Man Dies Trying To Reholster — Is It Appendix Carry Or Negligence?

Man Dies Trying To Reholster -- Is It Appendix Carry Or Negligence?

MILWAUKEE, WISCONSIN — Last week, a man died trying to reholster his pistol.  According to FOX6, Timothy Phonisay was posing for pictures with his pistol when he reholstered his pistol and it discharged into his thigh.  Based upon the medical reports, the holster was placed into the appendix carry postion (2 o’clock) – a popular position for a concealed carry holster.

This highlights some of the inherent dangers with the appendix carry style.  Especially for striker-fire or light trigger firearms, any pressure applied due to an incorrect or poorly angled insertion can result in a negligent discharge.  To be clear – this isn’t at all common.  Is it possible?  Yes.

Read Also: Appendix carry vs 4 o’clock carry

Every single day, thousands of concealed carriers put their pistols and revolvers into appendix carry holsters and it’s a rare day when one of them discharges.  There are a number of factors not known in this case – namely whether his finger was anywhere near the trigger, the type of holster he was using, etc.

If and when that information is made available, we’ll be able to see if this is a danger posed by the configuration, by the equipment, by the operator — or the perfect storm of all three.

In my opinion, the safest position to orient your inside the waistband concealed carry holster is likely to be at the 3 o’clock position.  This is directly on your right hip.  For most carriers, this means the weapon’s barrel is always facing away or at the very least down to the ground.

The next biggest threat is reholstering itself.  While a high-retention holster is great for securing a firearm, it can sometimes pose an issue with reholstering if it’s too tight and constricts on the trigger group.  That’s why it’s always important to test out retention and reholstering with an unloaded pistol first.  If the trigger is ever at risk during that testing phase, loosen up the gaskets or do whatever you need to do to not jeopardize that trigger.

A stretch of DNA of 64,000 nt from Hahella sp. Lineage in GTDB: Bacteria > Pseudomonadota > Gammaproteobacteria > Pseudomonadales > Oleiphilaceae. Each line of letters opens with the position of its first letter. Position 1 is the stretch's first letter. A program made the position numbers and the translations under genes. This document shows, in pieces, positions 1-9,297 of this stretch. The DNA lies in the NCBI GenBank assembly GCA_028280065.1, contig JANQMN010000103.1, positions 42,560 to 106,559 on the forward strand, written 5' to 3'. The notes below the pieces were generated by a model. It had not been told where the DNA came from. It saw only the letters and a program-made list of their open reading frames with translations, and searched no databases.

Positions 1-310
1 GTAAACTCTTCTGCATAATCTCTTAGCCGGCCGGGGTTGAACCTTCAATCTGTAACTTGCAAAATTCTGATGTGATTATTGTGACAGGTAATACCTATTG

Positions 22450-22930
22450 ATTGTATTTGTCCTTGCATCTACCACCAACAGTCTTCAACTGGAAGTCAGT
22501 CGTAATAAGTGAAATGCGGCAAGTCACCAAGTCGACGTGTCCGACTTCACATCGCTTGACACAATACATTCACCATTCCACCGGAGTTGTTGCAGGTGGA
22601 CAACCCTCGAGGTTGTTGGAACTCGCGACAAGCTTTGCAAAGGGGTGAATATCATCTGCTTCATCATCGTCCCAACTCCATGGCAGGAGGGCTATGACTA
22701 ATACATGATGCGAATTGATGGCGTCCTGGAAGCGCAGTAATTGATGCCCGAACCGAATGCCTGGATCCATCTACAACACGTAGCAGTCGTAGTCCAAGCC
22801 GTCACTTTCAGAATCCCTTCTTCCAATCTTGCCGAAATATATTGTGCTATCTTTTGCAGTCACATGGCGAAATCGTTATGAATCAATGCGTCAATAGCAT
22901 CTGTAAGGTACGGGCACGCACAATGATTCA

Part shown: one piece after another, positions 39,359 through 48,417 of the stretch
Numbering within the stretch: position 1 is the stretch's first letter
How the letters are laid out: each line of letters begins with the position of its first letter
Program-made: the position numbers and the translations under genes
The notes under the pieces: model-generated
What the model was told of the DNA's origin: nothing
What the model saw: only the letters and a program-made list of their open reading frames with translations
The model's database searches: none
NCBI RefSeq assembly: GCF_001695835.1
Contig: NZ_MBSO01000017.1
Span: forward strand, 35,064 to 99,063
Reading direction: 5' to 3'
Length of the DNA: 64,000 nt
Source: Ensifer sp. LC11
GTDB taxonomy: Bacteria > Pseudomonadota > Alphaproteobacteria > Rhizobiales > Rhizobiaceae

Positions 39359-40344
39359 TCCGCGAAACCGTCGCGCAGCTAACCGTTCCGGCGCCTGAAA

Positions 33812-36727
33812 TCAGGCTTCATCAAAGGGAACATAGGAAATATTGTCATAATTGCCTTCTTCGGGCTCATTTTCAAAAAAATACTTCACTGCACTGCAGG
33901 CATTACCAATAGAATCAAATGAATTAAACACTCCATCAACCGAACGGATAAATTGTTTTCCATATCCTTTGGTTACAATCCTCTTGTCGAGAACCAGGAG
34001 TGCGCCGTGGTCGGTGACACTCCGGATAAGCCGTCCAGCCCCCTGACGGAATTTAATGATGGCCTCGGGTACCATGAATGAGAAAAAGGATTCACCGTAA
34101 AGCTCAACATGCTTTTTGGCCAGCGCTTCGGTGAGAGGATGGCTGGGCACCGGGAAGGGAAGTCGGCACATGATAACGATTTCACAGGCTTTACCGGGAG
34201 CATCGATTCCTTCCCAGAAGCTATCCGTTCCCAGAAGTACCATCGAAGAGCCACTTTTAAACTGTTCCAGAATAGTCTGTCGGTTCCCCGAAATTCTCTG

Lastly, practice drawing and reholstering with an unloaded pistol.  This will give you an idea of how much give is both in the firearm itself and the holster.  If you are not confident you can reholster a loaded firearm into your IWB holster – change holsters.   You want a holster that has good retention and protects the trigger group.

For Phonisay, unfortunately, suffering a close range gunshot wound to the inner thigh is a true recipe for disaster.  The inner thigh contains a vital artery called the femoral artery.  If punctured or knicked, the person will bleed out incredibly fast.  This is the biggest strike against appendix carry despite it being a very convenient place to store a pistol.  However, everything has risks and if you feel that you’re properly situated to handle it — that’s your call as a responsible concealed carrier.

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